Philip Morris over the years has been one of the biggest contributors to the caucus's nonprofit Congressional Black Caucus Foundation. That financial support, in some years exceeding $250,000, and lesser amounts at times from other cigarette makers, has been the reason some critics perceived an alliance between big tobacco and African-American members of Congress, some of whom were willing to help fend off antitobacco efforts. Among them, some critics have said, was Charles B. Rangel of New York. Although he supported some antitobacco initiatives, until the last few years Mr. Rangel staunchly opposed federal tobacco tax increases. He has said his stand was based on the disproportionate effect of excise taxes on the poor, not the thousands of dollars he received in tobacco industry political action committee donations.Way to use logic in order to help your constituents into an early grave, Charlie Rangel! But a lot of CBC members are in fact in favor of banning menthol, many because of the fact that it disproportionately kills black people. Tobacco companies that currently support the bill, though, would probably oppose it if menthols got added. It looks like menthols will stay legal, for now. Awesome for the black community as well as race car drivers! [NYT]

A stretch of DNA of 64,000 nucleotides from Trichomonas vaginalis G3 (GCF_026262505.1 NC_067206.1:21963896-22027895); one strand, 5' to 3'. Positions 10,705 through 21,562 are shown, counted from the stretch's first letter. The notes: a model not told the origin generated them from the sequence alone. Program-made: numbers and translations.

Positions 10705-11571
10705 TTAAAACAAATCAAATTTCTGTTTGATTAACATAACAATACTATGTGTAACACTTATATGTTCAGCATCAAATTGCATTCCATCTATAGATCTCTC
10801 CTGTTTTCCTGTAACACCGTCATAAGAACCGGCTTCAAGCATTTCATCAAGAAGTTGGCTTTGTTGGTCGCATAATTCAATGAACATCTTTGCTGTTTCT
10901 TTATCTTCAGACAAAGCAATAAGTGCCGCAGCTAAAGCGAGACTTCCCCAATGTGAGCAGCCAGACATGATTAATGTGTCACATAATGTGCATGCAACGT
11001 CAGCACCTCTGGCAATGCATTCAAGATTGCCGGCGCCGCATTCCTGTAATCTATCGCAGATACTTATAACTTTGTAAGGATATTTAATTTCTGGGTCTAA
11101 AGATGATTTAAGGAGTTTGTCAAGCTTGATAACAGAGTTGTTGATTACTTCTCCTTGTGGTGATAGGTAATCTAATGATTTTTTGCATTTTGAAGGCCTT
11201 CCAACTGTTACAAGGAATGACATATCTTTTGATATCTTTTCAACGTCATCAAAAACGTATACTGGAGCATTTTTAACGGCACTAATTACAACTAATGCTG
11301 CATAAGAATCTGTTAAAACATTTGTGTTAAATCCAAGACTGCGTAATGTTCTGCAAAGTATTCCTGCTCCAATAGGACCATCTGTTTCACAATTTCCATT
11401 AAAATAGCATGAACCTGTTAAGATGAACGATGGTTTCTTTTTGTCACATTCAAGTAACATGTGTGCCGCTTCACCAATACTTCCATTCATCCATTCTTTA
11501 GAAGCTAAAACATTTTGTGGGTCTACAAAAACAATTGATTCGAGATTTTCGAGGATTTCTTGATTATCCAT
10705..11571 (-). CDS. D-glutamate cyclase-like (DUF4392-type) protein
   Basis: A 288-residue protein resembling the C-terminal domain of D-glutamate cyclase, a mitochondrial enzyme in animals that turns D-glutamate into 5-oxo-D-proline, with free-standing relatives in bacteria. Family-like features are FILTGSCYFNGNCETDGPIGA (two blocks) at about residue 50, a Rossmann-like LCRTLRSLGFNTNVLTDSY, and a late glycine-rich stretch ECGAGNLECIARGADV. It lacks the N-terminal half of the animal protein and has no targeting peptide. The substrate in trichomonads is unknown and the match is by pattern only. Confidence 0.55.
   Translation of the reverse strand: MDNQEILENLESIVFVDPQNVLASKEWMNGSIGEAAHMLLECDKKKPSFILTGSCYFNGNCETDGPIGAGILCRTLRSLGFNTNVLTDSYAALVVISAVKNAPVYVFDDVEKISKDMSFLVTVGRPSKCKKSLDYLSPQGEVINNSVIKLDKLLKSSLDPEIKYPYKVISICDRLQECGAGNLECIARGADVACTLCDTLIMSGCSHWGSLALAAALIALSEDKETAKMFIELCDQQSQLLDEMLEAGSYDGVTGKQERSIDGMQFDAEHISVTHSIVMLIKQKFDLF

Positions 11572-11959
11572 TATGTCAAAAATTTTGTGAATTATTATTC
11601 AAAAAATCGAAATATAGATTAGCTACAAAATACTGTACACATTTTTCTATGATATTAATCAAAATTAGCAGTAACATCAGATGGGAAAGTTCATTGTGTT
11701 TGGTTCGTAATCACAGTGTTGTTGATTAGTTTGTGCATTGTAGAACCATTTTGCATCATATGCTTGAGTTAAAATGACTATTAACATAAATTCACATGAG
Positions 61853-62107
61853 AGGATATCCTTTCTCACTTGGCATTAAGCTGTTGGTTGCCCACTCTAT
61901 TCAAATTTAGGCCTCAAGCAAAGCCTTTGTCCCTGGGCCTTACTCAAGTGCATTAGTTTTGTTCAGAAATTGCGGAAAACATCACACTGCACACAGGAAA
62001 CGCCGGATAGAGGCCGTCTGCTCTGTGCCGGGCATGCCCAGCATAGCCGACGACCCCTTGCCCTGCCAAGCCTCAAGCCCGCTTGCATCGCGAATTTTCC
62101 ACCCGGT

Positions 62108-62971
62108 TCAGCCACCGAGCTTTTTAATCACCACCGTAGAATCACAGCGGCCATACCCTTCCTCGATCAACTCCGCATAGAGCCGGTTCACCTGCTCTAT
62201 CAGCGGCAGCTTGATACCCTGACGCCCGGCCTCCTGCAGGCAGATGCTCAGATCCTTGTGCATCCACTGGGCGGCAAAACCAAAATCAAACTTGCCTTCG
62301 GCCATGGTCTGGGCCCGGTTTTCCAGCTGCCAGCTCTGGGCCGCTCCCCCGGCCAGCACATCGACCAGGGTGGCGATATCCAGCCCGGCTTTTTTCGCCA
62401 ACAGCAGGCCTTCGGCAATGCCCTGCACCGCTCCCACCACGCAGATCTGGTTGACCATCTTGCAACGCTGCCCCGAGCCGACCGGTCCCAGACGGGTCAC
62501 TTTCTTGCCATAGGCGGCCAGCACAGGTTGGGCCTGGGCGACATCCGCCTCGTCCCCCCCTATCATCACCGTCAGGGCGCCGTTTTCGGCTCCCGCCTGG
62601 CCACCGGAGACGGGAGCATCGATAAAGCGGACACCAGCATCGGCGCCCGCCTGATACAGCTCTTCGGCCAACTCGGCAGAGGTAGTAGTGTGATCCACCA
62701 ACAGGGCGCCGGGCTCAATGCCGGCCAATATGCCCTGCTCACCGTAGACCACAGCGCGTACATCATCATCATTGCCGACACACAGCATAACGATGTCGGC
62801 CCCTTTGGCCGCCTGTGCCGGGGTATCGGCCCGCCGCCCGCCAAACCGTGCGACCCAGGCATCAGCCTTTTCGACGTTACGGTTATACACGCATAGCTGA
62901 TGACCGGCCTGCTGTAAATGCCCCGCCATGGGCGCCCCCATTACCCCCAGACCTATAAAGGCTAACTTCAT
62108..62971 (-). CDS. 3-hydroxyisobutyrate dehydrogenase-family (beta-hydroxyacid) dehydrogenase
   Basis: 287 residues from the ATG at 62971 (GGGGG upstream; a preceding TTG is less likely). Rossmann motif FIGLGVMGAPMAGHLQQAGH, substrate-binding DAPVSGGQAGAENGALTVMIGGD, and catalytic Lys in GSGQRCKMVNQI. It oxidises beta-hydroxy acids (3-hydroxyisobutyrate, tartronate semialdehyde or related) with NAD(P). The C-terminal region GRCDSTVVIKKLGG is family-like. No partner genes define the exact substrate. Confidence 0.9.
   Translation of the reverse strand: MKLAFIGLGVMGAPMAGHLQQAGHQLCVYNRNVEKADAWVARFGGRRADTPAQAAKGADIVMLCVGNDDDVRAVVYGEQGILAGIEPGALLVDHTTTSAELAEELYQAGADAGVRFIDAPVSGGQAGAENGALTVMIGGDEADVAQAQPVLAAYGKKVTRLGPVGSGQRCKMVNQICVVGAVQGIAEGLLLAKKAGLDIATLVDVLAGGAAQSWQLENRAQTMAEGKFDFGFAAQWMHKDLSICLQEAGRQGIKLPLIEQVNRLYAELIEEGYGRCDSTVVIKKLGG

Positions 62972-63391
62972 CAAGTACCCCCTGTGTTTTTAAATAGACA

Should menthol cigarettes be banned? From a public health standpoint, shit yea. It would be best for all of us if the only cigarettes available were unattractively packaged, harsh-tasting, and unwieldy. As a Kool smoker, though, I have mixed feelings. You know who else does? Members of the Congressional Black Caucus who receive bundles of cash from the tobacco industry! The fact that "75 percent of black smokers choose mentholated brands" means that the current battle over whether or not to ban them goes to issues even deeper than their sweet, sweet mentholated taste. Things at stake: billions of dollars in revenue, hundreds of millions in marketing campaigns, racial tension, and how happy cigarette companies are to kill you in exchange for money! The current bill in Congress would ban "flavored" cigarettes, but exempt menthols. The Black Caucus is an important player because they stand for the black community—the most enthusiastic consumers of menthols—and they've been wooed big time by tobacco companies.